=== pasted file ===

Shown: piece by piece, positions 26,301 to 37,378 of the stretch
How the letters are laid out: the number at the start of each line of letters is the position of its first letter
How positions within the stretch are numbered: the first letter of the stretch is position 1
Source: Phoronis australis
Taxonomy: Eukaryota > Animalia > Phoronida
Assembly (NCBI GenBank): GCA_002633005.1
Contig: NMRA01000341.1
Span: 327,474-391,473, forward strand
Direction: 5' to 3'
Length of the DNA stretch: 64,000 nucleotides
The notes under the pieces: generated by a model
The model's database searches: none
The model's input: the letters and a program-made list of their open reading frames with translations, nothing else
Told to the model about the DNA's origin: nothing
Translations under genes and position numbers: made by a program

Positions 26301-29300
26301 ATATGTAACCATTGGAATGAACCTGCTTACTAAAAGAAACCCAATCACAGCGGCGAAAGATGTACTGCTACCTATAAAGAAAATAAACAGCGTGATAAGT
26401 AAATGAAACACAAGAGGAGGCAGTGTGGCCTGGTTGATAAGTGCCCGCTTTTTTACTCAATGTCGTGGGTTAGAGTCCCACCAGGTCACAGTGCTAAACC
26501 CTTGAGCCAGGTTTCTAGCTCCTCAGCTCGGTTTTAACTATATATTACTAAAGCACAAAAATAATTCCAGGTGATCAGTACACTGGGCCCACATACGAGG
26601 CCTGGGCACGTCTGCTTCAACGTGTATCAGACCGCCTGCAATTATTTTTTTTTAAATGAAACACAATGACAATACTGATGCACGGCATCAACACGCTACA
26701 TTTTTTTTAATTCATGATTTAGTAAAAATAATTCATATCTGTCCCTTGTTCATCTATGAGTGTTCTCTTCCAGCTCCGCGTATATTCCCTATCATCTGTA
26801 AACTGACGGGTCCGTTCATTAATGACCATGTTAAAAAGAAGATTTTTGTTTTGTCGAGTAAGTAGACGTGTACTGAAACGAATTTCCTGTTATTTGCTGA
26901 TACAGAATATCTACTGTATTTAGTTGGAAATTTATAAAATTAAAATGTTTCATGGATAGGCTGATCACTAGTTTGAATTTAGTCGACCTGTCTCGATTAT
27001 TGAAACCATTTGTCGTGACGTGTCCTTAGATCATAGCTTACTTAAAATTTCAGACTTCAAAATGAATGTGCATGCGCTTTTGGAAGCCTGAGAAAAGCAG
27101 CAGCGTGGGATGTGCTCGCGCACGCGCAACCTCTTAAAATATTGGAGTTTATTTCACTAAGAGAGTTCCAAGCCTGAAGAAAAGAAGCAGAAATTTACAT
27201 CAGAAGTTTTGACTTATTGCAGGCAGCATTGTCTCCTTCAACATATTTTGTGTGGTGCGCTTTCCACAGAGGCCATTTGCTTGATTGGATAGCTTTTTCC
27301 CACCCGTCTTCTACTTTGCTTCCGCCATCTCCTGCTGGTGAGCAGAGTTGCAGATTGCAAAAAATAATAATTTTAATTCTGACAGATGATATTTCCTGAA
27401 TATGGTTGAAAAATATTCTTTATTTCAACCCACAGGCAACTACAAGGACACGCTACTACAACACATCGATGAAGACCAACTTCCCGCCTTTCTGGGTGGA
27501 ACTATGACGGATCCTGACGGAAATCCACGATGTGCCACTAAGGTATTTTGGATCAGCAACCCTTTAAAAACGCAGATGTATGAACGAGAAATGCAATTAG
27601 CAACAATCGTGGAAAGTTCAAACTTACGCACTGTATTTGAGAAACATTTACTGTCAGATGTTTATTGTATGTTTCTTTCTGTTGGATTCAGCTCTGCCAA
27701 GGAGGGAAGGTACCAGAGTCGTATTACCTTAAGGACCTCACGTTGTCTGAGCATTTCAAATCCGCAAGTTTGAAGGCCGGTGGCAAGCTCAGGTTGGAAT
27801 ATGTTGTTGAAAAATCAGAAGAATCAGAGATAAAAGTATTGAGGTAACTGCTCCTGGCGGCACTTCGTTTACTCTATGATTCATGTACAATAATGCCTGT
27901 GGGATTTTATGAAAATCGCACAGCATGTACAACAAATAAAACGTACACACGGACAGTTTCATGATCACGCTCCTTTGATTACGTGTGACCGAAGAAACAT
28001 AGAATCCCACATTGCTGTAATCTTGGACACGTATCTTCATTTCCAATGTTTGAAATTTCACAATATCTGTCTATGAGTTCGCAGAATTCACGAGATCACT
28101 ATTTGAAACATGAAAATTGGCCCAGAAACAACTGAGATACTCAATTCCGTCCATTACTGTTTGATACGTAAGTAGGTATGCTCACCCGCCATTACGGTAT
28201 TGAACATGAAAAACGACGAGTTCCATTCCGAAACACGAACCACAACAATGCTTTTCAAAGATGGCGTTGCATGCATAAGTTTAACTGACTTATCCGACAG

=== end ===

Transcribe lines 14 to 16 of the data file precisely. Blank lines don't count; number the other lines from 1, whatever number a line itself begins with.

Told to the model about the DNA's origin: nothing
Translations under genes and position numbers: made by a program

Positions 26301-29300